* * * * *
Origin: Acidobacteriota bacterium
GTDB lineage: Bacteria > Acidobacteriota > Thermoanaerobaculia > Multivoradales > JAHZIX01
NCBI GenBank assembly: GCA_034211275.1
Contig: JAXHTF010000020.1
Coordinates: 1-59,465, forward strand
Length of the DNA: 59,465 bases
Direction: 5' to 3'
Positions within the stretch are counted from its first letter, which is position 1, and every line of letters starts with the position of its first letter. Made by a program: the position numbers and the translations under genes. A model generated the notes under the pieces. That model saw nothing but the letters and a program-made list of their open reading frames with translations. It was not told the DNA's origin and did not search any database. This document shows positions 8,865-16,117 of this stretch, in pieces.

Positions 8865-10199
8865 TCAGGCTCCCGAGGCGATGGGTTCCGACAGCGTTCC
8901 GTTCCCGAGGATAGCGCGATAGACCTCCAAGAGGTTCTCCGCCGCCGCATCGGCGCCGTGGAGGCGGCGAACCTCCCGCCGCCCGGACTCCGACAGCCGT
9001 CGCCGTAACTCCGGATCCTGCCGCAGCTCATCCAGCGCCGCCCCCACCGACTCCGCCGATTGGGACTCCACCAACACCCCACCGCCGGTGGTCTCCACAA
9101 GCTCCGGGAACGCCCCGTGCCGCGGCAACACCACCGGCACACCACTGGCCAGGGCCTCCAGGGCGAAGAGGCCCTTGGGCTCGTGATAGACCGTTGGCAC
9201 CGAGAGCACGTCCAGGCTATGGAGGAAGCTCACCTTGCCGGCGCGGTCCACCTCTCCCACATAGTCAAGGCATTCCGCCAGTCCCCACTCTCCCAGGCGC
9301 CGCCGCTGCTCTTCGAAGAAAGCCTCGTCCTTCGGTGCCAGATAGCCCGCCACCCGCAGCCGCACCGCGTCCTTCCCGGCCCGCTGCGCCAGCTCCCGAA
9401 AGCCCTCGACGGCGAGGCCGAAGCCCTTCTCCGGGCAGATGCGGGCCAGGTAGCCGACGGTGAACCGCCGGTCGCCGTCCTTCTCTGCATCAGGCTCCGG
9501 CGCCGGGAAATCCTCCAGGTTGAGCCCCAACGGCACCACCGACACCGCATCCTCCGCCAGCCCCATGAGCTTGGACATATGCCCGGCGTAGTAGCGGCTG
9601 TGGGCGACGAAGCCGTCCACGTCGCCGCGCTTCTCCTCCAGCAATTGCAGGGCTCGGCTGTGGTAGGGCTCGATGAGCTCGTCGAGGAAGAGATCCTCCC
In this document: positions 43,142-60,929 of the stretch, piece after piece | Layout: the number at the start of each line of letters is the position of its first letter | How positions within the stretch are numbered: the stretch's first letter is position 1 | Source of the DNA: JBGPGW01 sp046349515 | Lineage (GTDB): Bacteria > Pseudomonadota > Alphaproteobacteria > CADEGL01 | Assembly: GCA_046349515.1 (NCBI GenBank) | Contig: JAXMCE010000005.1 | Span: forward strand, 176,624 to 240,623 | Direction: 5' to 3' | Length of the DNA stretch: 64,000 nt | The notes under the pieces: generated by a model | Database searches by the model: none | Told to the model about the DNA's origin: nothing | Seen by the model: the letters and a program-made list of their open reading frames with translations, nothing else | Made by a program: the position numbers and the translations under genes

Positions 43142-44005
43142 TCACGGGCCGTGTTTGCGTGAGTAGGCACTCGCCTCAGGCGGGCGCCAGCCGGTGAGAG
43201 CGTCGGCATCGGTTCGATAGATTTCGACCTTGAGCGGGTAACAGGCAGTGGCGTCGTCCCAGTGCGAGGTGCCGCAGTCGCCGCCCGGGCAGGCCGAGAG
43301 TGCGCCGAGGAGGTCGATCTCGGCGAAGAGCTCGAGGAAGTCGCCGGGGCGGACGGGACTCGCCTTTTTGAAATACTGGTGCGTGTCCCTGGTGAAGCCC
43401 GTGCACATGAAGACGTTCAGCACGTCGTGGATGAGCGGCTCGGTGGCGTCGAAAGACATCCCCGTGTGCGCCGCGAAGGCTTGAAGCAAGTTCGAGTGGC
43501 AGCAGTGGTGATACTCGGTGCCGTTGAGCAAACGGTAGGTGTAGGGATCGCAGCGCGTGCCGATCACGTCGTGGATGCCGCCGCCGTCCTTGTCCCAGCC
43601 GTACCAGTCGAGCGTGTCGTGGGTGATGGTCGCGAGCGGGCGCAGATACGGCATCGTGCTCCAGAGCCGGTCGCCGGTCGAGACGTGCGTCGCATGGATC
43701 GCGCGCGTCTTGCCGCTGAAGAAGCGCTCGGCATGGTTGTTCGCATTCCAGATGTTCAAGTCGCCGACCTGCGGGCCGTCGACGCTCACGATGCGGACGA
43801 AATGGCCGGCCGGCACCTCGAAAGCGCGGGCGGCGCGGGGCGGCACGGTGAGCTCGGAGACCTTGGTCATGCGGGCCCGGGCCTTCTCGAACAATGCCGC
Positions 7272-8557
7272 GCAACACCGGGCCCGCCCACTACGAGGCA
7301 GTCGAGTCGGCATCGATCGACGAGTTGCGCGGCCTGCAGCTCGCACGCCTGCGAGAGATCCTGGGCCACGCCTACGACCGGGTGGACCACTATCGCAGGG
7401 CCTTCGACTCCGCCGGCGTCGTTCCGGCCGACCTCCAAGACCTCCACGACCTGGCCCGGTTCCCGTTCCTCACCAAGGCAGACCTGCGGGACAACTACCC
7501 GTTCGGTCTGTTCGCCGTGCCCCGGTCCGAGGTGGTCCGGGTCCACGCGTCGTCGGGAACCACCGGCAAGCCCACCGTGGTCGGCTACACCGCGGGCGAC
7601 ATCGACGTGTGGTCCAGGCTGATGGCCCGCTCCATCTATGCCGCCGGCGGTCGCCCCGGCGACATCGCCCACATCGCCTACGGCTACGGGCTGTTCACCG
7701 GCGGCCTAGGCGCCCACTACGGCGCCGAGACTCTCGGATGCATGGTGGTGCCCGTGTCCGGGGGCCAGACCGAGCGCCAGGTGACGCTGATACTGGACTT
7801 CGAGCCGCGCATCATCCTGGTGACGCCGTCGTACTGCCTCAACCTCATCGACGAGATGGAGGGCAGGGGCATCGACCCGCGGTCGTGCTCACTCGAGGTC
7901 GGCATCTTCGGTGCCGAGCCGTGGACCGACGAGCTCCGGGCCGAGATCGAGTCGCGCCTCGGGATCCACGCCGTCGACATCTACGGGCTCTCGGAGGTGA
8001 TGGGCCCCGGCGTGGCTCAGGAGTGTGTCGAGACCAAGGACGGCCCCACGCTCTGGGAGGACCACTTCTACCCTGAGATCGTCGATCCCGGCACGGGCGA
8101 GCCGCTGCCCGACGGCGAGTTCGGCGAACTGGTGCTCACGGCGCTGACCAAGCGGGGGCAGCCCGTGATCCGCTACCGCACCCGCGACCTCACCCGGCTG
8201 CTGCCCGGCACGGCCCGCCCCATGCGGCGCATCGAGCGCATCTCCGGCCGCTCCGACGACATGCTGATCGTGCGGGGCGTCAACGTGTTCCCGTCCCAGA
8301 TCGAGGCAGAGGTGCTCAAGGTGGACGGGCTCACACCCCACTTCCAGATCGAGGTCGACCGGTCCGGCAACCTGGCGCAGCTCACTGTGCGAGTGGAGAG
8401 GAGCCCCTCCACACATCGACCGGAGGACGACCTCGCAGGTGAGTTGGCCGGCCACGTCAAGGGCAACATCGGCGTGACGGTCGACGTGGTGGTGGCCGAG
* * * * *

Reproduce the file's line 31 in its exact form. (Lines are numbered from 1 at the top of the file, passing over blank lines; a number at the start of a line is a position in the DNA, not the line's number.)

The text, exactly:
7301 GTCGAGTCGGCATCGATCGACGAGTTGCGCGGCCTGCAGCTCGCACGCCTGCGAGAGATCCTGGGCCACGCCTACGACCGGGTGGACCACTATCGCAGGG